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Dynasties of Ancient Egypt
Predynastic Period
Protodynastic Period
Early Dynastic Period
1st 2nd
Old Kingdom
3rd 4th 5th 6th
First Intermediate Period
7th 8th 9th 10th 11th
Middle Kingdom
11th 12th
Second Intermediate Period
13th 14th 15th 16th 17th
Abydos Dynasty
New Kingdom
18th 19th 20th
Third Intermediate Period
21st 22nd 23rd 24th 25th
Late Period
26th 27th 28th
29th 30th 31st
Hellenistic Period
Argead Dynasty
Ptolemaic Dynasty

Known rulers, in the History of Egypt, for the First Dynasty.

The First and Second Dynasties of Ancient Egypt are often combined under the group title, Early Dynastic Period. The capital at that time was Thinis.

First Dynasty
Name Dates Comments
Narmer c. 3100/3050 BC Probably identical to Menes
Hor-Aha c. 3050 BC Greek form: Athotís.
Djer 54 years (Palermo Stone) Greek form: Uenéphes.
Djet 10 years Greek form: Usapháis.
Merneith c. 2950 BC Technically reigned for her infant son Den until he became old enough to rule by himself.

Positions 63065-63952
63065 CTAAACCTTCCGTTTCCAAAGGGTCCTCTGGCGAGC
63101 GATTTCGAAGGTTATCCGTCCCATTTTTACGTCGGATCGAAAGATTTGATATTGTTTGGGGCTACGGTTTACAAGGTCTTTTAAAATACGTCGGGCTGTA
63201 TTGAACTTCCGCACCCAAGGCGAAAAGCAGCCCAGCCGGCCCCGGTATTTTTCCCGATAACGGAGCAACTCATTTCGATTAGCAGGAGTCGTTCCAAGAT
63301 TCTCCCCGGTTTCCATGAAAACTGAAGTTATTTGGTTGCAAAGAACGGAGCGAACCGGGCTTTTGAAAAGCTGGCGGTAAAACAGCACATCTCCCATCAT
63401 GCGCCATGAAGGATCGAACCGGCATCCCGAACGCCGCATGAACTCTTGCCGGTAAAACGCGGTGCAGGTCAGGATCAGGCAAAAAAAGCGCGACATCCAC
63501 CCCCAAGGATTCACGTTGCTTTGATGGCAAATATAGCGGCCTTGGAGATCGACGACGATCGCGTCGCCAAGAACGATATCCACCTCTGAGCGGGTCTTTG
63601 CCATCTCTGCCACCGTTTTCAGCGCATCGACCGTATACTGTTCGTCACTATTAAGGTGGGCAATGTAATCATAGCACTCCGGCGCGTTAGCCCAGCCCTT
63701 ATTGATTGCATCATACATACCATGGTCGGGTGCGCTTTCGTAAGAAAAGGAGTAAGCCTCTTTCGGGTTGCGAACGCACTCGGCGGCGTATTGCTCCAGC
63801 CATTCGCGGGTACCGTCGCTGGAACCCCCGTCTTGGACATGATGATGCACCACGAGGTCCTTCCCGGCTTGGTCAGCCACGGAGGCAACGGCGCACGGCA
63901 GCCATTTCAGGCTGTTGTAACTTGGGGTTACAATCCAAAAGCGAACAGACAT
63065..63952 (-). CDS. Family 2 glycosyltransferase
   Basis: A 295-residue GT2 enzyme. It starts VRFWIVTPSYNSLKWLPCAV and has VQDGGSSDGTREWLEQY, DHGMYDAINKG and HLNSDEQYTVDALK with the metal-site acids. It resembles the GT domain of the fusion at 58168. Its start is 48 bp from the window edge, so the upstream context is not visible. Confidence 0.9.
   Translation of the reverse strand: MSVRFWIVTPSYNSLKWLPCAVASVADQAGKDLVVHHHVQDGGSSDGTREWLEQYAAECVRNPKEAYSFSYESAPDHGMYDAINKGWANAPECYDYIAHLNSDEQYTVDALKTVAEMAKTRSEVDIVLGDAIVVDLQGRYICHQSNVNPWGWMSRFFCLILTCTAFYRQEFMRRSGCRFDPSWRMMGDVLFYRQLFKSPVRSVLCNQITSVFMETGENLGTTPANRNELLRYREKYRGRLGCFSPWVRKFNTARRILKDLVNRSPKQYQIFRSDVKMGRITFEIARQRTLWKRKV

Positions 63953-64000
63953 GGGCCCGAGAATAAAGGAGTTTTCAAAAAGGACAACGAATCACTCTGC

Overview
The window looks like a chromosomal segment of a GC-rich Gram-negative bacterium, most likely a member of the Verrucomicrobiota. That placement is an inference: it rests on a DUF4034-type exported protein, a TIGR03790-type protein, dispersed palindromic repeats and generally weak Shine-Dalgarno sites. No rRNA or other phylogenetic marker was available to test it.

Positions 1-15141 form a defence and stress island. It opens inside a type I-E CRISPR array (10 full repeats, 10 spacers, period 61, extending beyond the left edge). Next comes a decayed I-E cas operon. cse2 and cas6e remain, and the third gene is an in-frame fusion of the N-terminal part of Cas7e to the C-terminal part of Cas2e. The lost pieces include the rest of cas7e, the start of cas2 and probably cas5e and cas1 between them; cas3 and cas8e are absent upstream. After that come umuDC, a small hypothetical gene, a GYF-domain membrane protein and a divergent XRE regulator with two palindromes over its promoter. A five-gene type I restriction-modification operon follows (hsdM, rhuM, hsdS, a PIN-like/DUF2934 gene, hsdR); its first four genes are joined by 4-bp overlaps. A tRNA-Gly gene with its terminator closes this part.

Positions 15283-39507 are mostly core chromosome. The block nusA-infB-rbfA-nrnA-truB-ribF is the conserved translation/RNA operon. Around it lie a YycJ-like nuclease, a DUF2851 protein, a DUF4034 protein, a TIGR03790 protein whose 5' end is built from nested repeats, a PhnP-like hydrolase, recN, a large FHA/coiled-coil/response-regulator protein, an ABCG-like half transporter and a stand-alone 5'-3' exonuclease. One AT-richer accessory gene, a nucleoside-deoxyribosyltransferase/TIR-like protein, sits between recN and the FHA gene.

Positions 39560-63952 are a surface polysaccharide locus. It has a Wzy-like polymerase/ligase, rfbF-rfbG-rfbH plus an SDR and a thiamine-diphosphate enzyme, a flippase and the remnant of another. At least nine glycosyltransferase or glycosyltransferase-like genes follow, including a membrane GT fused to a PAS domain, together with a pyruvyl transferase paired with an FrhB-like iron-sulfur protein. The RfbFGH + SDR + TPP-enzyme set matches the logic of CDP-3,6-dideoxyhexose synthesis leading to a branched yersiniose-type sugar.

Den 42 years Greek form: Kénkenes.
Anedjib 10 years (Palermo Stone) Greek form: Miebidós.
Semerkhet 9 years (Palermo Stone) Greek form: Semempsés.
Qa'a 34 years Greek form: Bienéches.
Seneferka c. 2900 BC (short reign) Correct chronological position unknown.
Ba c. 2900 BC (short reign) Horus name of a king. Also known as Horus Bird. Correct chronological position unknown.

Information about the Protodynastic Period is derived from a few monuments and other objects bearing royal names, the most important being the Narmer Palette. No detailed records of the first two dynasties have survived except for the terse lists preserved on the Palermo Stone. The Hieroglyphs were fully developed by then, and their shapes would be used with little change for a little more than three thousand years.

Large tombs of pharaohs or kings at Abydos, Naqada and Saqqara, in addition to cemeteries at Helouan near Memphis, reveal structures built largely of wood and mud bricks with some small use of stone for walls and floors. Stone was used in quantity for the manufacture of ornaments, vessels, and occasionally statues.

See also

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